You’ve probably then got to jump to 1919 when, of course, you have the famous engineering strikes and you have the incidents in George Square where they bring in the tanks. Now Maclean originally doesn’t want that movement to take off then. He wants to build up support in miners and others and then launch it but, of course, once it happens anyhow he’s fully behind it. But when the tanks go in, that is marginalised. He’s looking across to Ireland and at the same time you’ve got the Limerick general strike against army occupation and they are able to force the army out and the situation after it is even more unstable. You get the further rise of Sinn Fein and I think this is where Maclean realises the significance of the national question and, of course, when he starts thinking about the national question in Ireland, that automatically links to the Highlands.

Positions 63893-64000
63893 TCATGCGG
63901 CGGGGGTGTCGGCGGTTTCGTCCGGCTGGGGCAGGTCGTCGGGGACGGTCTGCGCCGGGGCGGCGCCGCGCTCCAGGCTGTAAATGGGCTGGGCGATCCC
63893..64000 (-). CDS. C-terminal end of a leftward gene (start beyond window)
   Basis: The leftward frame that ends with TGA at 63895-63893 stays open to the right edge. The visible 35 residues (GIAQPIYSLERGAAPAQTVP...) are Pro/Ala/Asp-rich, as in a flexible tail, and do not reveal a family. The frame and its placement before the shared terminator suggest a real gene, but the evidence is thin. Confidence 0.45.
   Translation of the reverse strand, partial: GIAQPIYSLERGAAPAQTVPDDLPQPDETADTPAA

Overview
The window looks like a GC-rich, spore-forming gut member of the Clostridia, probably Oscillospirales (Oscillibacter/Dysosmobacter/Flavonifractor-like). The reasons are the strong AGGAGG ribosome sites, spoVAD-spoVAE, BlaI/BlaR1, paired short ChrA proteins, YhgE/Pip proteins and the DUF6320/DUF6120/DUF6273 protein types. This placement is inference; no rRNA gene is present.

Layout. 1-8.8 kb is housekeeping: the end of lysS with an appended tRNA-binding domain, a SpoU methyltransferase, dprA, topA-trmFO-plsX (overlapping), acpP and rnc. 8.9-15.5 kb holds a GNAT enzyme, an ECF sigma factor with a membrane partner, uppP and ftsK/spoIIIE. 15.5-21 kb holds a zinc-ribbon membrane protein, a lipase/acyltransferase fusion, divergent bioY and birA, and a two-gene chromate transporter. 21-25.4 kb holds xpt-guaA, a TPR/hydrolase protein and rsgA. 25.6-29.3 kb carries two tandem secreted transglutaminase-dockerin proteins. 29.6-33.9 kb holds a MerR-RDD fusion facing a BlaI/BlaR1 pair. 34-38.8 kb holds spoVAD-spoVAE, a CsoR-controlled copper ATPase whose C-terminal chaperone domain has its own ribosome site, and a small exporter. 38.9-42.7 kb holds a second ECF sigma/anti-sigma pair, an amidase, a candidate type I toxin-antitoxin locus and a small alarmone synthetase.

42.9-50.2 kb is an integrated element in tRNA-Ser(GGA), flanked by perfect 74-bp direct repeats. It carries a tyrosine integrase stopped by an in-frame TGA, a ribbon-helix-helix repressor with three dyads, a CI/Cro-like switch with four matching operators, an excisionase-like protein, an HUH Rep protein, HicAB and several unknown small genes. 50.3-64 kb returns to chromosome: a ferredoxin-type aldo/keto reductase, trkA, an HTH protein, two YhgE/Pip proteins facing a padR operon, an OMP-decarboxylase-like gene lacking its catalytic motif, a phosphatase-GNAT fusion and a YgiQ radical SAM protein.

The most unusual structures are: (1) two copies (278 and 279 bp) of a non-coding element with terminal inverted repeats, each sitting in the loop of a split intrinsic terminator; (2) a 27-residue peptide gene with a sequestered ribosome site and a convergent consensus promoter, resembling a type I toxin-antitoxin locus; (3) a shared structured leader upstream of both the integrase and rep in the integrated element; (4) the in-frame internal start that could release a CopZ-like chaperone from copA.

• Allan Armstrong
Location:
Glasgow
Date:
Tuesday 25th May 2010
Reference:
SWI2010/013